‘The Far Field’ review: A postcard in red and gold
SEPTEMBER 07, 2019
An unexpectedly nuanced look at Kashmir from down south
Madhuri Vijay’s first novel is a beautifully nuanced tale in these times of no nuance. The author dunks us deep into the family scrum of the protagonist, 30-year-old Shalini, and we are hooked. Scrum it is, because beneath the 30-year-old woman’s laconic account of her life and times until now, bubbles a million emotions that often find their way up to sear the surface of her skin, of the story’s skin.
By and large, Shalini delivers her account in a monotone but so engaging is that monotone and the story she narrates that we stay with her till the very last page. That said, it is a story crafted out of a series of improbable events, to borrow Lemony Snicket’s language. These happenings propel a wafer-thin plot.
There is a family in Bengaluru with a mother whose mind is slowly slipping its moorings, and doing so in spectacular fashion. There is the businessman father trying ineffectually to block with his finger the big hole that has suddenly rent the family fabric; only, many other holes appear and there’s just so much a man can do. To complicate matters, along comes a Kabuliwala-type character, except this man is a Kashmiri doing the rounds of India’s hot plains selling pherans, kurtas, salwars, stoles and shawls.
A fraught friendship springs up between the woman of fragmenting mind and the stoic mountain man, Bashir Ahmed; with the wide-eyed and apprehensive child Shalini the sole witness to their inexplicably deepening bonds.
And, as Shalini faces up to family facts and faces down some lurking demons, the reader suddenly realises that this is a Kashmir story, a Kashmir book.
Having gradually acquired a clear-eyed, dispassionate love for her mother, Shalini feels an urgent need to go in search of Bashir Ahmed after the older woman’s death. Except, she hasn’t a clue about where in the strife-ridden Valley he lives. Undeterred by that, she sets off.
We have read some compelling Kashmir stories by authors like Mirza Waheed, Basharat Peer, Rahul Pandita — Kashmiris writing about their homeland. In The Far Field, Vijay gives us a southern perspective on Kashmir. Miles away from what is happening in the Valley, most South Indians form an opinion about the disturbed land from skewed newspaper reports, partisan television montages, and their own intrinsic slant on the politics of J&K.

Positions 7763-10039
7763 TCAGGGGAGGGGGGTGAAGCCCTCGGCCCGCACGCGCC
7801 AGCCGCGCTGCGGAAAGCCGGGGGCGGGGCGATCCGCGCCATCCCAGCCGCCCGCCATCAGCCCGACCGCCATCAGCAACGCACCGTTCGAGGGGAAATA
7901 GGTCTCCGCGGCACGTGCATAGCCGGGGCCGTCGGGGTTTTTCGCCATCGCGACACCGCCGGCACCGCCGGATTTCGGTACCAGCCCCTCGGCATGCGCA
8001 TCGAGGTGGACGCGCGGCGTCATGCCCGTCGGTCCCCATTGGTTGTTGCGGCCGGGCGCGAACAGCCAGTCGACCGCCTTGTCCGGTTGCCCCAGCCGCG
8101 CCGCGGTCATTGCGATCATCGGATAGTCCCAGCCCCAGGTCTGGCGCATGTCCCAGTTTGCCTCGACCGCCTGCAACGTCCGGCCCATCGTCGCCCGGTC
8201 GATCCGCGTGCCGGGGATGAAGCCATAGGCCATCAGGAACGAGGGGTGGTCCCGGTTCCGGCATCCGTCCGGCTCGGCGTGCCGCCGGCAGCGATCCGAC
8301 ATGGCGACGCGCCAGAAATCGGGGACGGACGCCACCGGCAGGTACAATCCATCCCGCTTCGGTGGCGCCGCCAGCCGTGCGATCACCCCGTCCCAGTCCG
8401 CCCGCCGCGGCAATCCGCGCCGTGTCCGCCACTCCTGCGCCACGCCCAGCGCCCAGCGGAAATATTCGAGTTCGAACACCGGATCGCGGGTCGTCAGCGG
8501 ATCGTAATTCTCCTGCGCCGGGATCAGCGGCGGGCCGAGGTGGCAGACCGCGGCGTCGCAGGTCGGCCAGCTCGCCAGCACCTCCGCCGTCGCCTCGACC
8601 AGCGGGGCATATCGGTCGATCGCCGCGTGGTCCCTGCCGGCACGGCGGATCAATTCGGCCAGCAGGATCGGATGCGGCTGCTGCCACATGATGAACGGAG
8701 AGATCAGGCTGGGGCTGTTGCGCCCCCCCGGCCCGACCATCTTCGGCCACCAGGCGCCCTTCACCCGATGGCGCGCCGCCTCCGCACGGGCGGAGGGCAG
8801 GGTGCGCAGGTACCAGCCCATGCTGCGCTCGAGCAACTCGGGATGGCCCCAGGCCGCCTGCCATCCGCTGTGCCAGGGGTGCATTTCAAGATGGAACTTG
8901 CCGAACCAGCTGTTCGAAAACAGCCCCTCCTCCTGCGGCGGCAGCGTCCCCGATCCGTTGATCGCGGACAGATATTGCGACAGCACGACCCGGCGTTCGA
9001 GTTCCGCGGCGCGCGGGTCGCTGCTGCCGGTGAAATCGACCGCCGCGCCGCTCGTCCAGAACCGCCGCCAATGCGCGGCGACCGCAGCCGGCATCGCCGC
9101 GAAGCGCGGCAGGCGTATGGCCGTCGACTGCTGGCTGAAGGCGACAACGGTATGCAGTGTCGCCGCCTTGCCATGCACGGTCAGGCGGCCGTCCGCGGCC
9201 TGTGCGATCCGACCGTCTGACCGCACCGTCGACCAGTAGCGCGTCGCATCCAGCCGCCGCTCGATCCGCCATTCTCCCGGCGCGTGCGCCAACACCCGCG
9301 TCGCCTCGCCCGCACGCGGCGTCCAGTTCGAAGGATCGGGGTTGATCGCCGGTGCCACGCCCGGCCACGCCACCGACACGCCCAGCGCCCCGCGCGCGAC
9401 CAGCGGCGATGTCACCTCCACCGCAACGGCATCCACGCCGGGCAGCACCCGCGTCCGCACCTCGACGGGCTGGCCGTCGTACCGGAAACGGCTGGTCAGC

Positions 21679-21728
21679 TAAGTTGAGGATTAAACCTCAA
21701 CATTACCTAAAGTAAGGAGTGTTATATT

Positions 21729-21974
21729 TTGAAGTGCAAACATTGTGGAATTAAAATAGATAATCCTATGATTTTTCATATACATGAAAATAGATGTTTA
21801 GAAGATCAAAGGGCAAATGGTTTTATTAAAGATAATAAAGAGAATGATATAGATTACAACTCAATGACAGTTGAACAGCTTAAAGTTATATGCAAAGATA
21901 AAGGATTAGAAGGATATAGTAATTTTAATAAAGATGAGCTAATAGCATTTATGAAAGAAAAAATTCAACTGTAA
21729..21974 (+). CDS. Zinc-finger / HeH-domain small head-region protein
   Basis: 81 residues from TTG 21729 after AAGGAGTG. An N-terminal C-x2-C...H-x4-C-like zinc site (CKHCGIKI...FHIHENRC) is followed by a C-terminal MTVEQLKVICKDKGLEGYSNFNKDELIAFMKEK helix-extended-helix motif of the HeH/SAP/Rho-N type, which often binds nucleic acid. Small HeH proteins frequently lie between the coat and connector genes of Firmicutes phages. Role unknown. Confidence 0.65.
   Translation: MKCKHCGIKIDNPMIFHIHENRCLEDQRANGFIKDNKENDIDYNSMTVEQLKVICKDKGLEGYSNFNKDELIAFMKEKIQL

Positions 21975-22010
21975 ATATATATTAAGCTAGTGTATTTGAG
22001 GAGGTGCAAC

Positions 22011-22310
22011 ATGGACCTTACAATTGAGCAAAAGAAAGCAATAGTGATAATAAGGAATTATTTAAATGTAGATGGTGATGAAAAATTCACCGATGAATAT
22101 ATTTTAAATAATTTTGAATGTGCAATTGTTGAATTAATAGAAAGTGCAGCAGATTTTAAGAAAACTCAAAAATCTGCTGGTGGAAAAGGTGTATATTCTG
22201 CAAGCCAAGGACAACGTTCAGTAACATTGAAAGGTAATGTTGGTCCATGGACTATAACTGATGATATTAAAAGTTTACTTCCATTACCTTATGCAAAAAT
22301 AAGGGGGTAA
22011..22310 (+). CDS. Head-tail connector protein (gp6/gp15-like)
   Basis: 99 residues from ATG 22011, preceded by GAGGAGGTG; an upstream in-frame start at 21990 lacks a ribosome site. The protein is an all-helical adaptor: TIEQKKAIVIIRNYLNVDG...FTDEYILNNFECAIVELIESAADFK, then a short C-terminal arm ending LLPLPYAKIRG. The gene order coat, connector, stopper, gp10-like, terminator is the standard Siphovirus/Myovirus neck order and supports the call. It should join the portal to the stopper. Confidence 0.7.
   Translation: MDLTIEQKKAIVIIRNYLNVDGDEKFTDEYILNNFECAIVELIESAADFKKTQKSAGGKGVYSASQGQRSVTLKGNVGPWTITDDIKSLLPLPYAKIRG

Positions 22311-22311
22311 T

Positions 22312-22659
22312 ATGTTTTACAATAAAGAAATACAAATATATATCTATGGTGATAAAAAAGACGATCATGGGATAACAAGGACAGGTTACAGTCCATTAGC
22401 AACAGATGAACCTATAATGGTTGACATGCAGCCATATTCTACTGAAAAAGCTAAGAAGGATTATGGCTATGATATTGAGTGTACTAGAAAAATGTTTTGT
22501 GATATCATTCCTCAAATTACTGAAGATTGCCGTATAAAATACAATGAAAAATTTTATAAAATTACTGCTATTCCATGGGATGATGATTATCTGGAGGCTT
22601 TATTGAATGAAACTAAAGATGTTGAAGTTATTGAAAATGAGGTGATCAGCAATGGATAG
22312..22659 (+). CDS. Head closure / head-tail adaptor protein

Shalini finds herself living, albeit temporarily, with a Kashmiri family in a remote mountain village hedged by cornfields, learning to eat the food they eat, and living the way they do. In the process, she predictably grows fond of them.
The reader sees the sword poised above all their heads and marvels at the fact that Shalini does not notice it. When it falls, as it inevitably must, it is the reader who winces and looks away, not Shalini. Shalini is possessed of such an aching vulnerability that the reader often catches their breath. She is also possessed of an intelligent naiveté. Why is it, she muses at one point, that the common line of opinion about Kashmir is that its people should be happy with whatever they get, even if it isn’t what they want. Elsewhere, she wistfully states that her account will not make any perceptible difference in the end, and the reader sees the forlorn hope hidden under that thin layer of cynicism.
While no real empathy is forged between the protagonist and the reader, there is a connect, the kind you get while watching a vulnerable stranger moving in unknown territory, not quite sure of her journey or her destination. You don’t quite get why she is doing what she does but you wish her well.
A febrile tension pulsates on each page of this coming-of-age story. The Far Field is an accomplished debut by Vijay.
The Far Field; Madhuri Vijay, Fourth Estate, ₹599
The writer is a manuscript editor and novelist based in Bengaluru.